Serbia Votes in Referendum on Constitutional Changes

January 16, 2022

BELGRADE, Serbia — Serbia held a referendum Sunday on constitutional amendments that the populist government says are needed for the Balkan country to advance in a bid to join the European Union.

The ballot focuses on the changes in the election of judges and prosecutors that authorities say are aimed at boosting their independence in the country where the judiciary is widely seen as corrupt and politically controlled.

The referendum has been hailed by the United States, the European Union and some Western countries as a step in the right direction. But critics at home say the changes are insufficient.

Some opposition parties and independent experts also have argued that the referendum was organized in a generally non-democratic atmosphere, too hastily and too soon before an election that is due in early April.

President Aleksandar Vucic’s government has faced accusations of curbing democratic freedoms, which they have denied. Vucic and other officials on Sunday urged voters to support the amendments and help the country move forward.

About 6.5 million Serbian citizens were eligible to vote in the referendum. A simple majority of those who turn out decide on the outcome. Official results were expected on Monday.

The government has urged the Serb minority in Kosovo — a former Serbian province that declared independence in 2008 — to come to nearby towns in Serbia to cast ballots after Kosovo authorities refused to allow for the opening of polling stations there.

Dozens of Kosovo Serbs on Sunday held a protest in the Serb-dominated northern part of Kosovo. No incidents were reported.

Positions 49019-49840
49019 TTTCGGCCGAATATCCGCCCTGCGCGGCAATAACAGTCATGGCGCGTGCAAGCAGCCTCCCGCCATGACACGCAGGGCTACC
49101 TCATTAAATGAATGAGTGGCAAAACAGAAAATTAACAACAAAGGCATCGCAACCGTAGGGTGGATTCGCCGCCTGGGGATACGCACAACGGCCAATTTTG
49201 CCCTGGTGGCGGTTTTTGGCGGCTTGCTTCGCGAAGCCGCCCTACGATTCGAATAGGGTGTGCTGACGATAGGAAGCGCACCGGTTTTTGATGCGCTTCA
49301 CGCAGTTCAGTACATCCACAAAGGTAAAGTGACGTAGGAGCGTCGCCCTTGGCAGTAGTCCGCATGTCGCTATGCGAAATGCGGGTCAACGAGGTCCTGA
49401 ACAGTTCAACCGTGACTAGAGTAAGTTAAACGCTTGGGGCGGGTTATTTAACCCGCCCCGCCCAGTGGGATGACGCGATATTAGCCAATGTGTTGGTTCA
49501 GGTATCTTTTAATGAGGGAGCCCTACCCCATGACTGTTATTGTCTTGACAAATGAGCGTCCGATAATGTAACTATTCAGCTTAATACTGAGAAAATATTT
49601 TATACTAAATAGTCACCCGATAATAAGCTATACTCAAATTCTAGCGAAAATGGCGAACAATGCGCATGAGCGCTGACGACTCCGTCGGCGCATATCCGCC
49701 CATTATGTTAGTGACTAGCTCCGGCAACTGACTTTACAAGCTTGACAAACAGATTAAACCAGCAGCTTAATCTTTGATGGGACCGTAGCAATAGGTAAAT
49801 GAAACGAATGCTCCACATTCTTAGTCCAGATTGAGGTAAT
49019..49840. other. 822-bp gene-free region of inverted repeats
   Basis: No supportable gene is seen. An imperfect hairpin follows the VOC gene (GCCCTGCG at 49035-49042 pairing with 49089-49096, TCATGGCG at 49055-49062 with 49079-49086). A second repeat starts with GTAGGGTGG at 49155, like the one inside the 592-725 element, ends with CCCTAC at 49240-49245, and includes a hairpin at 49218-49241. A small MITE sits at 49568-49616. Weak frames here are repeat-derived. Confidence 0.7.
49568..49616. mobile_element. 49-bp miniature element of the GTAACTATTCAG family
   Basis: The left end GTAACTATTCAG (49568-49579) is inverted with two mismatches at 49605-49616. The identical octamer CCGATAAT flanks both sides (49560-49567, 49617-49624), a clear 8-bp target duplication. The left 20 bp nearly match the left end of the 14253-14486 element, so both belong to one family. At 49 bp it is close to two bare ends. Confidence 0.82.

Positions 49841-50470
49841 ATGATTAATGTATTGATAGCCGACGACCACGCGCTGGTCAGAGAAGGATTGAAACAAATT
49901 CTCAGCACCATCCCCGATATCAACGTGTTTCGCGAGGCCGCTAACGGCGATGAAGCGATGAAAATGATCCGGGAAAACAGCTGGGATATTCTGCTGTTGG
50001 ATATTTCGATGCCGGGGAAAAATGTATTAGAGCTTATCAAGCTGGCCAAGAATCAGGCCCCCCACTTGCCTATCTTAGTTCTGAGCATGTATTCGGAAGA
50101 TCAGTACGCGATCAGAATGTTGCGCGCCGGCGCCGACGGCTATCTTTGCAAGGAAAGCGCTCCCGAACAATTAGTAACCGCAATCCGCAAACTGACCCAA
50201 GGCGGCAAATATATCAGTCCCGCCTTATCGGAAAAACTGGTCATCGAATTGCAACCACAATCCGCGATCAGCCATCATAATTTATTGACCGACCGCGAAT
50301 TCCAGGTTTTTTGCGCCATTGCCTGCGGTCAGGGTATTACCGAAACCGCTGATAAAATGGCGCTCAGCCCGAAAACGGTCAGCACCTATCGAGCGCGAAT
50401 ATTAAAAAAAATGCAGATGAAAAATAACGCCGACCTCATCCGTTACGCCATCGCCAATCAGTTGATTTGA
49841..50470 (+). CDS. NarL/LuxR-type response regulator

Serbia doesn’t recognize the independence of Kosovo, which has been backed by the U.S. and most EU countries. Serbia and Kosovo must normalize relations to be able to advance toward EU membership.


ATHENS - Almost nine years after being on the brink of being pushed out of the Eurozone and its economy shrinking 25 percent, Greece’s unlikely comeback is continuing, with a 3 percent growth forecast for 2024.

Top Stories


A pregnant woman was driving in the HOV lane near Dallas.

General News

NEW YORK – Meropi Kyriacou, the new Principal of The Cathedral School in Manhattan, was honored as The National Herald’s Educator of the Year.


A Palestinian Baby in Gaza is Born an Orphan in an Urgent Cesarean Section after an Israeli Strike

RAFAH, Gaza Strip (AP) — Sabreen Jouda came into the world seconds after her mother left it.

NEW YORK  — Monday's opening statements in the first criminal trial of a former American president provided a clear roadmap of how prosecutors will try to make the case that Donald Trump broke the law, and how the defense plans to fight the charges on multiple fronts.

ASTORIA – The singer Anastasia visited St.

CHICAGO, IL – This spring, Wrightwood 659 hosts Chryssa & New York, the first museum exhibition in North America in more than four decades to focus on the Greek-born artist Chryssa (1933–2013).

NEW YORK – Greek-American George Patrikis, owner of Ditmars Flower Shop in Astoria, was featured in the New York Times on April 15 about the rise in the cost of a dozen red roses from $60 in 2019 to $72 today.

Enter your email address to subscribe

Provide your email address to subscribe. For e.g. [email protected]

You may unsubscribe at any time using the link in our newsletter.